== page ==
8" naval gun

From Citizendium, the Citizens' Compendium
Jump to: navigation, search
This article is developing and not approved.
Main Article
Talk
Related Articles  [?]
Bibliography  [?]
External Links  [?]
Citable Version  [?]
 
This editable Main Article is under development and not meant to be cited; by editing it you can help to improve it towards a future approved, citable version. These unapproved articles are subject to a disclaimer.

The 8" naval gun (203mm) was defined, by the Washington Naval Treaty by the point of reference for a heavy cruiser main battery. Historically, it has been an exceptionally accurate weapon. The naval weapon is longer-barreled than a howitzer, and the 8" howitzer was long considered the most accurate artillery piece in the U.S. Army.

While it is not in active use in any navy, it is often considered the heaviest practical caliber for naval gunfire support. Advocates of reactivating battleships of the Iowa-class for NGFS argue the 16"-50 caliber MK 7 naval gun is a superb weapon, but it is less accurate, and its larger explosive charge prevent it being used as close to friendly troops as an 8" can be.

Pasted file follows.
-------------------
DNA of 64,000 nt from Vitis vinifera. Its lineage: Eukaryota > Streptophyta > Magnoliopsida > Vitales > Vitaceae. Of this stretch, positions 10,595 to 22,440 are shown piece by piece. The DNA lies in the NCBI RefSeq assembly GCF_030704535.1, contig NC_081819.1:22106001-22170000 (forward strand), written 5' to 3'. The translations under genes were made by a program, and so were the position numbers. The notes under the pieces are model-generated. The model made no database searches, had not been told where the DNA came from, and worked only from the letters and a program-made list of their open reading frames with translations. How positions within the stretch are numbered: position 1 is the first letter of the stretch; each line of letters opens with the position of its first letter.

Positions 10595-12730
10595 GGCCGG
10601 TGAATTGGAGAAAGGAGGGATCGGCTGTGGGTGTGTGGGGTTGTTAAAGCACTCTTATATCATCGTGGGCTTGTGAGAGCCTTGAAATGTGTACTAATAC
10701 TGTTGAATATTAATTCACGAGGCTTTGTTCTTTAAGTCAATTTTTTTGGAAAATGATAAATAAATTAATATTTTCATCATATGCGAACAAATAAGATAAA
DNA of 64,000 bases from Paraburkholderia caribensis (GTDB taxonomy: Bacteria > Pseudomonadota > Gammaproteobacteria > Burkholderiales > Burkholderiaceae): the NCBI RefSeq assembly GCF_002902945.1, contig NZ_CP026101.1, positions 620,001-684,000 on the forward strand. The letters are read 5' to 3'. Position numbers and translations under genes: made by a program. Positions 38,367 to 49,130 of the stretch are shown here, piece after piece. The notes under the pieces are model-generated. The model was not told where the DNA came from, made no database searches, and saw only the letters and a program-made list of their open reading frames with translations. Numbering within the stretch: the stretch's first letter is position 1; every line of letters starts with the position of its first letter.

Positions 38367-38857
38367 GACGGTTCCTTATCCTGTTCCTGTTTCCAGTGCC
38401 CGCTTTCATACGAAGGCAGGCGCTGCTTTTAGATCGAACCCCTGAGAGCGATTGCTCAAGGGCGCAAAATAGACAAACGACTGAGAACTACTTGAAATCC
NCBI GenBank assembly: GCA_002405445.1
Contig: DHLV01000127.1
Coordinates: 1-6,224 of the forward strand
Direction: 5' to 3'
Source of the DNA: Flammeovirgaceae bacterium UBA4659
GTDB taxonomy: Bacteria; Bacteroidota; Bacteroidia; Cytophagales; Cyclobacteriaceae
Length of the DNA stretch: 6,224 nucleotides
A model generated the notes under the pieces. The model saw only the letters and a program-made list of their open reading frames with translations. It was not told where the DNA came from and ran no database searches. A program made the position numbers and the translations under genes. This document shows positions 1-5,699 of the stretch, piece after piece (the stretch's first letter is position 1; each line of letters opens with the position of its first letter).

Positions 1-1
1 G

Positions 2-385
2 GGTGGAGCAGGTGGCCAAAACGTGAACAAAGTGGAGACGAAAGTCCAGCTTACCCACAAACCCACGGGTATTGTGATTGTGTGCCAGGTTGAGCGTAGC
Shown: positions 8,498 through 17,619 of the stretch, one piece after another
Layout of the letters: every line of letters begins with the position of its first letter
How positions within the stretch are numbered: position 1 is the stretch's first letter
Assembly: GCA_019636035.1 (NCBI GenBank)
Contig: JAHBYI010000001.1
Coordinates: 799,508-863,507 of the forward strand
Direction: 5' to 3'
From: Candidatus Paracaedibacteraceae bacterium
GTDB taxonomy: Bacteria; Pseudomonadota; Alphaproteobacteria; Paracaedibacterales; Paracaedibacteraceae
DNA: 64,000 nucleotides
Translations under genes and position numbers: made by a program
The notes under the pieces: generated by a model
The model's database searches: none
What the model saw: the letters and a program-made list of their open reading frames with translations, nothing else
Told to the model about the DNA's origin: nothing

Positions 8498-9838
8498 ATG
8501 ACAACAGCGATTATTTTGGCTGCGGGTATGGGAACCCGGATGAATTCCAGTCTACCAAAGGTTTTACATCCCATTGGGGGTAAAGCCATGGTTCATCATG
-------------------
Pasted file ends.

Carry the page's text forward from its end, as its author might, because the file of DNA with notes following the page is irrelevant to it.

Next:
U.S. cruisers of the Des Moines-class, which had high rates of fire, were considered extremely effective for NGFS in the Vietnam War, probably more so than the Iowas. In some tactical scenarios, they could actually deliver more explosive to a target area than could 16" guns.

It has been accepted that 5" naval guns are too light for many NGFS missions, especially in the presence of shore defenses when the guns are on billion-dollar destroyers. The major trend has been to move to 155mm guns for NGFS, often rocket-assisted for greater range. Nevertheless, there have been a number of experiments with lightweight 8" guns optimized for NGFS, rather than cruiser anti-surface warfare, and there are substantial data and advocates of 8" over 155mm.

Guided shells in 155mm more than compensate for pure ballistic accuracy of the gun, but the greater shell weight may be advantageous for area coverage.